In the third and final part of our series, Kevin Kerrigan, managing director of SHL (UK) discusses how businesses can embrace the use of objective assessment throughout the employee’s time with an organisation.
Employing a new starter is rife with hidden costs. No candidate is perfect, so even if they demonstrate the ‘best fit’ for a role there will still be areas for development.
Most organisations offer extensive training these days, but most could be classed as ‘sheep dip training’ which sees all recruits getting the same training irrespective of their individual needs. This is expensive, inefficient and can be severely de-motivating.
Even those organisations that do offer more tailored training usually need six to 12 months to assess the specific development needs of an individual. All of this is time that the individual is likely to be underperforming, costing the organisation money and opportunities.
A more sensible approach might be to to use the data from the objective assessments (conducted at the recruitment stage) to identify training needs and establish development plans.
The same applies to ongoing personal development plans throughout the individual’s career with the organisation. The initial competency-based role description can be fed into development systems and used as the basis of 360-degree assessments, annual appraisals and personal development planning.
At key points in the employee lifecycle they can be re-assessed against competencies and obviously those required for success will change from role to role. But, with consistent objective measurement of these criteria it becomes much easier to manage an individual’s career path.
For example, early measures of potential may indicate a future star, and performance in some areas may support this. However, in certain areas this individual may be struggling.
Without detailed, granular data on the abilities, behaviours, motivation and potential of this person, they may be passed over for advancement, or even let go because of their relative failures in specific areas.
But, with clear, competency-based roles and good data on the total make-up of the individual, HR managers should be forewarned of possible weak areas and can move to focus development on these areas, or design career paths that capitalise on strengths and minimise exposure to weaknesses.
After all, not every CEO was a great manager at the beginning of their career and spotting potential, even when individuals are struggling, is key to retaining future talent.
Getting the right person in the right role to start with, ensuring that they are given personalised development plans and specific training to address areas of mutually recognised weakness is a recipe to retaining key talent.
In many ways it is the behavioural aspects that will define who is the real asset. To paraphrase Jack Welch, speaking at the 2004 Leaders in London event …’give the guy who misses his numbers, but who gets the values and culture of the organisation, give him another chance, and another, and another. But get rid of those that don’t have a ‘values fit’ between themselves and the organisation – however well they are currently performing.’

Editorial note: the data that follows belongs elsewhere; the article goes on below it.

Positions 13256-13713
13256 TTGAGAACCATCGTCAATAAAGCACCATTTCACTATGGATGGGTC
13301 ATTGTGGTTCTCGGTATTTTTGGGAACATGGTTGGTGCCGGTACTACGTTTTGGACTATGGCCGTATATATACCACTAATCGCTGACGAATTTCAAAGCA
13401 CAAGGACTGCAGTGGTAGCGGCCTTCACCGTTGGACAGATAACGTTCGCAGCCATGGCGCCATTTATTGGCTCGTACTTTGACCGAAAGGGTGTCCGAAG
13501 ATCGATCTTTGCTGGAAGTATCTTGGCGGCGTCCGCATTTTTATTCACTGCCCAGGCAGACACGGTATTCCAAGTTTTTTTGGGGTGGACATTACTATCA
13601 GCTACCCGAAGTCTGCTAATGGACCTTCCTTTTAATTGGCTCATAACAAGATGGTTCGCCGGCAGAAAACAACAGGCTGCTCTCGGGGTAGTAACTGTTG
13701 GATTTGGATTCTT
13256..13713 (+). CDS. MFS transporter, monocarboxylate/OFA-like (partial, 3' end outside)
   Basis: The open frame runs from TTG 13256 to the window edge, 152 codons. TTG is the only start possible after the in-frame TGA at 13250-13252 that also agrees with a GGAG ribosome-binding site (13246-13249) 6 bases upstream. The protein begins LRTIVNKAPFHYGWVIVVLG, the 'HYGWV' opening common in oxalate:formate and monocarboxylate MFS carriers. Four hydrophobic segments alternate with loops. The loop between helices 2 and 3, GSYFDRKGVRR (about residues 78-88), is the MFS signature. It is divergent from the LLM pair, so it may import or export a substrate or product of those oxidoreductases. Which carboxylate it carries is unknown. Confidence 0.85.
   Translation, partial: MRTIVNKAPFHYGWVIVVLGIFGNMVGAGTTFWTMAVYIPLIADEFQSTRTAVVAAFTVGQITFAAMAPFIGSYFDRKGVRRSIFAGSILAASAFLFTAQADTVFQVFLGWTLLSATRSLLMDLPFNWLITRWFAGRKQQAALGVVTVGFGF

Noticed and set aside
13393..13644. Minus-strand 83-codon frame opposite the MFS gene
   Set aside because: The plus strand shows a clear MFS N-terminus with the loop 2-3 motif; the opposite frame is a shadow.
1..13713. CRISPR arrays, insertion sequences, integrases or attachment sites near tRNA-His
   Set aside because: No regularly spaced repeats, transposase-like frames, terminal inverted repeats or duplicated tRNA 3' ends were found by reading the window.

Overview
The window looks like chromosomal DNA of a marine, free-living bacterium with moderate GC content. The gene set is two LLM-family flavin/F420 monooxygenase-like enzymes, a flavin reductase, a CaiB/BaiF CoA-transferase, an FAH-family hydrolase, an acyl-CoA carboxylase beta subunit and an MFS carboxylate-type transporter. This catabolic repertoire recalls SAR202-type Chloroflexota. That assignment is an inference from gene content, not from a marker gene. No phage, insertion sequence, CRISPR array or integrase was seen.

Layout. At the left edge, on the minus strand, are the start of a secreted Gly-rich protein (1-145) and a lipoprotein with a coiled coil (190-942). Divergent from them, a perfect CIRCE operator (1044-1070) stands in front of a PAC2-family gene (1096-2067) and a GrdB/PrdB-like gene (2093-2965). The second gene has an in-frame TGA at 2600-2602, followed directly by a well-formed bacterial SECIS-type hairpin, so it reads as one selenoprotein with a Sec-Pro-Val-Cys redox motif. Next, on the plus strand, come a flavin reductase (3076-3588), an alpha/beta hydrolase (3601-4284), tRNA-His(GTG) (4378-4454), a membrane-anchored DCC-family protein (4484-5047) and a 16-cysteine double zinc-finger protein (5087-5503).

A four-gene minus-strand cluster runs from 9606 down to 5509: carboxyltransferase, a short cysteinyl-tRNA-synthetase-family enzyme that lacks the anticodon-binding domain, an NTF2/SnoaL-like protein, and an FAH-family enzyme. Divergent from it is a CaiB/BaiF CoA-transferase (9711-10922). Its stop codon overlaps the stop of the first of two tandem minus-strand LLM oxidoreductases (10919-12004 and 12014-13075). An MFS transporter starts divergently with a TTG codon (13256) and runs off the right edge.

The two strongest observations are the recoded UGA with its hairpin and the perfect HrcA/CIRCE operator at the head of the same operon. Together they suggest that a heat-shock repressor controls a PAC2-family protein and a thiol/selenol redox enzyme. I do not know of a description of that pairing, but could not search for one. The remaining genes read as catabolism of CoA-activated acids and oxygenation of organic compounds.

These people sap the energy of the organisation and you don’t want them. You do want those people that believe in your organisation and will exhibit positive at work behaviours, working to overcome personal weaknesses.
Spotting the difference early can have a dramatic effect on the performance and the success of the whole organisation. And you already have the data to do this, the results of objective assessments and 360 degree reviews from previous years can provide real insight into current motivation and fit!
I have made the case in these three articles for a much more scientific and data-driven approach to recruitment, selections and development. This can only be effective if HR works with line management to build detailed and realistic role profiles and job descriptions.
These competency-based profiles must then be shared with recruitment consultants if they are to be expected to deliver stellar candidates. For their part the recruitment consultants must take a longer-term view, and expect rewards in the longer term too.
By working to attract the widest possible pool of talent and then matching objectively assessed profiles to specific role competencies, rather than revisiting the same old database of contacts and forcing a match, the consultant adds real value and becomes a true partner. The backbone of this new relationship must be data, and this data flows from objective assessment.
I have conveyed some radical thoughts in the past few weeks, and I’m under no illusion that any will be easy to achieve. However, if we as an industry are to really fulfil our strategic potential then these issues must be tackled.
Other articles in this series
- Part Two: Recruitment – breaking the churn cycle
- Part One: Re-engineering the recruitment supply chain